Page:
IJN Nisshin: Tabular Record of Movement

© 2003 Anthony P. Tully

30 November 1939:
Launched, but completion delayed by decision to add midget submarine deployment to her seaplane carrying capabilities.

19 February 1942:
Ship makes trial runs.`Portrait' photo taken.

27 February 1942:
Captain Komazawa Katsumi, former fitting-out officer, formally assigned as Commanding Officer per standard practice.

3 March 1942:
In the Inland Sea. When CHIYODA's midget sub No.13 sinks during training the NISSHIN and destroyer YAKAZE are dispatched to search for it. The tender locates the sunken vessel, but it is too late to do anything, and all three men aboard the midget are lost.

20 March 1942:
At Hashirajima. Assigned to VADM the Marquis Teruhisa Komatsu Advance Force, Sixth Fleet.

16 April 1942:
1100: Depart Hashirajima for Pore Moresby.

26 April 1942:
Arrive at Surabaya via Davao.

8 May 1942:
Return to Hashirajima.

29 May 1942: Battle of Midway:
Depart Hashirajima and sailing as part of Yamamoto's `Main Body' - attached to the "Special Duty Unit" with CHIYODA, unit under the command of its CO, Captain Harada Kaku. The NISSHIN carries midget submarines (as does CHIYODA) instead of seaplanes for this campaign. The midget submarines are to be landed after arrival at Midway the afternoon of 6 June; to become part of the new garrison's defenses.

6 June (US 5th)
0300: NISSHIN, operating a short distance from Main Body, is ordered along with 2nd Fleet and the Mobile Force, to proceed to a fueling rendevous in position 33'N, 170'E by morning of 7 June. This is later changed to afternoon of the 8th, and then morning of 9 June.

7 June 1942:
Afternoon: NISSHIN, operating a short distance from Main Body, is in position 31-17'N, 168-57'E, heading due south and preparing her one operational type 00 "Pete" seaplane to participate in the planned attack on TF 16 that night or following morning. This is called off the following day.

19 June 1942:
Return to Hashirajima.

18 September 1942:
Arrive at the Shorlands.

25 September 1942:
Depart Shortlands for Kavieng, arrive next day.

28 September 1942:
Some reports state that NISSHIN was torpedoed and damaged while east of Kokoda Island by USS SCULPIN (SS-191) this morning.(Note 1).

30 September 1942:
Depart Kavieng for Shortlands, arrive next day.

3 October 1942:
- 0630 NISSHIN departs Shortland on transport mission to Tassafaronga escorted by NOWAKI and MAIKAZE; the tender loaded with nine artillery pieces and 330 men, including General Maruyama Masao of the 2nd Division. (2nd Company, 21st Field Heavy Artillery Battalion.)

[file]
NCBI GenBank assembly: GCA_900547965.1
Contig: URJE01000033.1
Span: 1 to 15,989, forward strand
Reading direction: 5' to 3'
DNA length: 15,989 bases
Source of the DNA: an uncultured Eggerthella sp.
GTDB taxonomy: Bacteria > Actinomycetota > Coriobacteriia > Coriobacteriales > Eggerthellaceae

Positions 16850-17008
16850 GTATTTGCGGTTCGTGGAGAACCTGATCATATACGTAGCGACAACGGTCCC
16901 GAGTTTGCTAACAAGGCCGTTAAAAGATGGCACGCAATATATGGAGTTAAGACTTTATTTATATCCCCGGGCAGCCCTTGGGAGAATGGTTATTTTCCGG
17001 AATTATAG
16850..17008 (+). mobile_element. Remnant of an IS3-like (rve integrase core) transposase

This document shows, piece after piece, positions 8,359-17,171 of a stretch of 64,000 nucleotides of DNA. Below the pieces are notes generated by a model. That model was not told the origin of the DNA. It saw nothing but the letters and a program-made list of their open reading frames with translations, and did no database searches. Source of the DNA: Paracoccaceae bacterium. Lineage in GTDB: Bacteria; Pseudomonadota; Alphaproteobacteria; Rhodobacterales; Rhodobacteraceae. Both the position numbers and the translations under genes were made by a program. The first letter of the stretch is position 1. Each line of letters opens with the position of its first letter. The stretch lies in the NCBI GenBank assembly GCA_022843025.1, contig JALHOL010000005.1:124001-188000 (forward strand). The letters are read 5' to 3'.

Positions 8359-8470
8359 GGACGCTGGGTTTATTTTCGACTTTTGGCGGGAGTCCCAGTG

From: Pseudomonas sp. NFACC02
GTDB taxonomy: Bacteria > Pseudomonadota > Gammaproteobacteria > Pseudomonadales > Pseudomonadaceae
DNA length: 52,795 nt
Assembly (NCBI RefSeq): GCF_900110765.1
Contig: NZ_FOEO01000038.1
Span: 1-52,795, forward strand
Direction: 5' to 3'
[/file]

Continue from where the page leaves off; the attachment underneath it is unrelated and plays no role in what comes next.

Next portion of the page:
- 1540 attacked from air, no damage.
- 2200 Surprised by night air attack, NISSHIN is near-missed by a bomb that starts a leak in her engine room. Given the large amount of American radio traffic, the decision is made to cut short the disembarking and for NISSHIN to clear the area as soon as possible. She departs with two artillery and 80 soldiers still aboard. The new AA destroyer AKIZUKI is also dispatched from Rabaul to strengthen the escort the following day, and despite further air attack, NISSHIN's force returns safely.

7 October 1942:
NISSHIN starts on a second "express run" from Shortlands, but the mission is called off before she reaches the half-way point because no air cover is available.

8 October 1942:
NISSHIN transport mission from Shortlands. Loaded with six AA guns, two howitzers, 180 soldiers and escorted by the AKIZUKI, with four other destroyers loaded with 560 troops make a run to Guadalcanal.

9 October 1942:
0455 Having retired 150 miles up the Slot, NISSHIN group is attacked by planes. No damage.

11 October 1942:
NISSHIN and CHITOSE depart Shortlands for run to Tassafaronga carrying four howitzers, two field guns, one AA gun, equipment, and 280 men. They are escorted by six destroyers carrying more troops. A cover group group composed of Crudiv 6 AOBA, FURUTAKA, KINUGASA and two destroyers departs with them intending to cover the landing with a bombardment of Henderson Field.
- 2020 NISSHIN and CHITOSE arrive at Tassafaronga and begin unloading, but an hour and half later the covering bombardment group of Admiral Goto runs into an American surface force and the result is the Battle off Cape Esperance.

12 October 1942:
NISSHIN and CHITOSE withdraw unmolested, but detach destroyers SHIRAYUKI and MURAKUMO to go back to the rescue of stricken cruiser FURUTAKA's survivors, and ASAGUMO and NATSUGUMO to rendevous with the cruiser KINUGASA, now all alone. This latter effort ends in considerable disaster, with both the MURAKUMO and NATSUGUMO lost to air attack later that day.

13 October 1942:
NISSHIN photographed during attack by enemy planes off Bougainville.

14 October 1942:
2200: NISSHIN with SENDAI, YURA, ASAGUMO, AKATSUKI, IKAZUCHI, and SHIRAYUKI land a further 1,100 soldiers on Cape Esperance.

1 November 1942:
Depart Shortlands for Truk.

3 November 1942:
Arrives at Truk.

23 November 1942:
Depart Truk for Yokosuka.

27 November 1942:
Arrive at Yokosuka.

5 December 1942: